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Money Matters

Some Puzzles, Anomalies and Crises in the Standard Macroeconomic Model

Syed F. Mahmud, Kaoru Yamaguchi and Murat Yülek

The 2007 financial crisis and the Great Recession have prompted a debate about the state of macroeconomics, and many orthodox economists have argued that macroeconomics has entered a Dark Age.

This book discusses the shortcomings of the standard macroeconomic model (SMM). The SMM failed to explain the real world and anticipate the global financial crises. The main reasons for this failure have been attributed to its inability to assign an active role of money and by the absence of appropriate modelling of financial markets.

The book also discusses how the SMM can be reformed to better account for the real world and policy prescriptions, such as the Chicago Plan, that can reduce the risks emanating from excessive money creation by banks.

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III Endogenous Money, Minskian Financial Crises and the Balance Sheet Recession: Resolving Puzzles and Anomalies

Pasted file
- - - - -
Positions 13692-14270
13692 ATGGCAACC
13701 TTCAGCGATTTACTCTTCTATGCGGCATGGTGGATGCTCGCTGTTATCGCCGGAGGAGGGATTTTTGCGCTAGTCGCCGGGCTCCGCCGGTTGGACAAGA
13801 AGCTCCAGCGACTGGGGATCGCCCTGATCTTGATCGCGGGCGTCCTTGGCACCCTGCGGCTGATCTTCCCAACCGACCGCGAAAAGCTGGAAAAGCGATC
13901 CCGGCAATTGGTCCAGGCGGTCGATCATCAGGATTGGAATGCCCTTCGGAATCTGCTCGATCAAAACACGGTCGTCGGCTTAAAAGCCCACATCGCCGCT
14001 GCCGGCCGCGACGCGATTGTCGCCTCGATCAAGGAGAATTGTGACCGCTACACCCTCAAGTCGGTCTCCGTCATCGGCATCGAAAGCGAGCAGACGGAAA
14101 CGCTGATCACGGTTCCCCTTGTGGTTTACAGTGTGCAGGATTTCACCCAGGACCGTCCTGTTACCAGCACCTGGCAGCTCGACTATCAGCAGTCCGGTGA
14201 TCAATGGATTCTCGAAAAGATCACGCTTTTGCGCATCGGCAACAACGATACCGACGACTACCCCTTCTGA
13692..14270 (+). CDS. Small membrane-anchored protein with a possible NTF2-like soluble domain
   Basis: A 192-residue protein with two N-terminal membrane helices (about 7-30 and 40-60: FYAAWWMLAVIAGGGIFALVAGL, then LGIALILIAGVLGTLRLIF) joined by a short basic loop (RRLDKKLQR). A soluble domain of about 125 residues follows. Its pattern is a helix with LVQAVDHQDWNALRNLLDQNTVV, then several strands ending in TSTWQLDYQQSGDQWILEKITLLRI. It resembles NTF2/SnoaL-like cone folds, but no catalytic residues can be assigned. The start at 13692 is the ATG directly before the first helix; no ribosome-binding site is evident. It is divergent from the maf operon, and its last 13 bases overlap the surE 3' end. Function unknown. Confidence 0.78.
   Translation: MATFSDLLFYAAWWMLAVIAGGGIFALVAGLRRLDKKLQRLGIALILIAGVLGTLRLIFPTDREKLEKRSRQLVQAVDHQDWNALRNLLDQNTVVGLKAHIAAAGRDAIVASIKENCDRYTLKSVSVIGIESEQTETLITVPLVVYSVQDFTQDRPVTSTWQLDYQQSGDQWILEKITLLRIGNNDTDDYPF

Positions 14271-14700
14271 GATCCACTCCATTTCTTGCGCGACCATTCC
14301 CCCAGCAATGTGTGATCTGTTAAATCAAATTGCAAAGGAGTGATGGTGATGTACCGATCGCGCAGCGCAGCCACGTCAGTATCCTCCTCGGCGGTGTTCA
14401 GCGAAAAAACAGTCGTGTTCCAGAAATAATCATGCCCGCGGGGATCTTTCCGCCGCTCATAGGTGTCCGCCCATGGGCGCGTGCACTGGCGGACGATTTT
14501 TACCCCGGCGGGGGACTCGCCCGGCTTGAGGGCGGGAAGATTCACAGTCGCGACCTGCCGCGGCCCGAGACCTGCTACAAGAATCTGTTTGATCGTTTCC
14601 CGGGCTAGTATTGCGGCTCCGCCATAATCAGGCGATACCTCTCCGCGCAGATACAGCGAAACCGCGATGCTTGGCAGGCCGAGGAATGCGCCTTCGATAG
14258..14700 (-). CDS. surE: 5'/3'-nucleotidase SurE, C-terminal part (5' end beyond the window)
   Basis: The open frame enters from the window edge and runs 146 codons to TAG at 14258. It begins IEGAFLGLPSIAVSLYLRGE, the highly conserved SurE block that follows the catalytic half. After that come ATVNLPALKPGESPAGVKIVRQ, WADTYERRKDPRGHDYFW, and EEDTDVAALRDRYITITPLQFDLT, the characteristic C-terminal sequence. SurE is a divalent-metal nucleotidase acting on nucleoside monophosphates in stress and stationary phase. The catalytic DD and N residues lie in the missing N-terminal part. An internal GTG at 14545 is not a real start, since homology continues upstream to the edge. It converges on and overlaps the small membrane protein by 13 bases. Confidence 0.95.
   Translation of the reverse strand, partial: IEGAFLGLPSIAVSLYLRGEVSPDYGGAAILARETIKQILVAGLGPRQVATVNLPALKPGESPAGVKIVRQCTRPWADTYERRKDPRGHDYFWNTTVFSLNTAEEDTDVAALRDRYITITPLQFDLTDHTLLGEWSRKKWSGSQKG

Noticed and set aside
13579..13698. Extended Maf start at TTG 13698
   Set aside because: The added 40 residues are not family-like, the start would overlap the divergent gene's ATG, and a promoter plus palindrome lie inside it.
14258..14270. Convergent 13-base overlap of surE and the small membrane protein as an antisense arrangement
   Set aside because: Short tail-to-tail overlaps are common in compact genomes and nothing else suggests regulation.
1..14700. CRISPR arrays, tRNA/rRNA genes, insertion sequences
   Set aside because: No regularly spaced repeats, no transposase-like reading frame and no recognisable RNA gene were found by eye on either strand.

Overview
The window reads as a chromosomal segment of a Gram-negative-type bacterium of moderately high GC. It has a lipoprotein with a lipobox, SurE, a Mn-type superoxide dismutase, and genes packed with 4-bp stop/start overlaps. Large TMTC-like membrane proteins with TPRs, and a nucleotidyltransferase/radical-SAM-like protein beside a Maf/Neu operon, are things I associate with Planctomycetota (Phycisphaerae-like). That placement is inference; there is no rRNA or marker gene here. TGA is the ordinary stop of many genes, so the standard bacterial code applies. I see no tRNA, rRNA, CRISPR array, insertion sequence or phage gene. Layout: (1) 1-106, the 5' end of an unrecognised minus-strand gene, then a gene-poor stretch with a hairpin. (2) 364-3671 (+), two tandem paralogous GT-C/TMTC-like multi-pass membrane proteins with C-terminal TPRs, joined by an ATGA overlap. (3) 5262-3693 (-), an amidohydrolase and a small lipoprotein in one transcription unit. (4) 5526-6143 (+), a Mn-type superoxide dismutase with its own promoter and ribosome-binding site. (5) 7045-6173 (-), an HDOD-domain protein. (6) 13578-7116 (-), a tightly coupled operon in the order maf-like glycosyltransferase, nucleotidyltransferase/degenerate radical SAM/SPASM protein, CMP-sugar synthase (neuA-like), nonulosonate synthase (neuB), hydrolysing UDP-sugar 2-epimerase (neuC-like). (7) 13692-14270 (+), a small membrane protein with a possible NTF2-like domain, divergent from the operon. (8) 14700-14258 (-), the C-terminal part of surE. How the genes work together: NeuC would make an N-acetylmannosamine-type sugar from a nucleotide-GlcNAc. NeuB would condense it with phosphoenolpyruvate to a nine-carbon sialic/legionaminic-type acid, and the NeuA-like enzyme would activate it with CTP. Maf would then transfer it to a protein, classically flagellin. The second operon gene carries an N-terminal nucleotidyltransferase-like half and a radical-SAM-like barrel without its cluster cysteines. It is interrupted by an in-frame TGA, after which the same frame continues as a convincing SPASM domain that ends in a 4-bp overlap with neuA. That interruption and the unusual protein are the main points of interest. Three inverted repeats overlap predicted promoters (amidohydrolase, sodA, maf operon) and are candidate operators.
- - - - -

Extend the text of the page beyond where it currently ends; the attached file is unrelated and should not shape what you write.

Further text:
Chapter IIIEndogenous Money, Minskian Financial Crises and the Balance Sheet Recession: Resolving Puzzles and Anomalies

The financial crisis of 2007 brought an abrupt end to “The Great Moderation,” a long period of economic stability, which had lasted since the mid 1980s (Bernanke 2004; Davis and Kahn, 2008; Gali and Gambetti, 2009). The Great Moderation not only saw unusual macroeconomic stability, but also a rise in asset prices and strong growth in credit in relation to output. Importantly, there was a marked shift of credit flows to the financial sector compared to the real sector.

Significant shifts in credits during a credit boom, from relatively low-risk, low-return investments in the real sector to high-risk, high-return ones in the financial sectors (real estate and financial assets), can increase the financial fragility of the system (Beck et al, 2012). Shifts in credit flows to the financial sector diminish its link with output growth (Tobin, 1984). In its final phases, before the bust, credit growth coupled with rising asset prices started reinforcing each other, and credit growth was no longer driven by market fundamentals (Bezemer and Grydaki, 2014, Allen and Gale, 2000).

A persistent and significant drop in the velocity of money since the 1980s has been another important trend. The puzzle of unstable velocity, which remained unresolved for a long time, also has links to developments in the credit markets that lead to recessions and crises.

The standard macroeconomic model (SMM), by not taking into...

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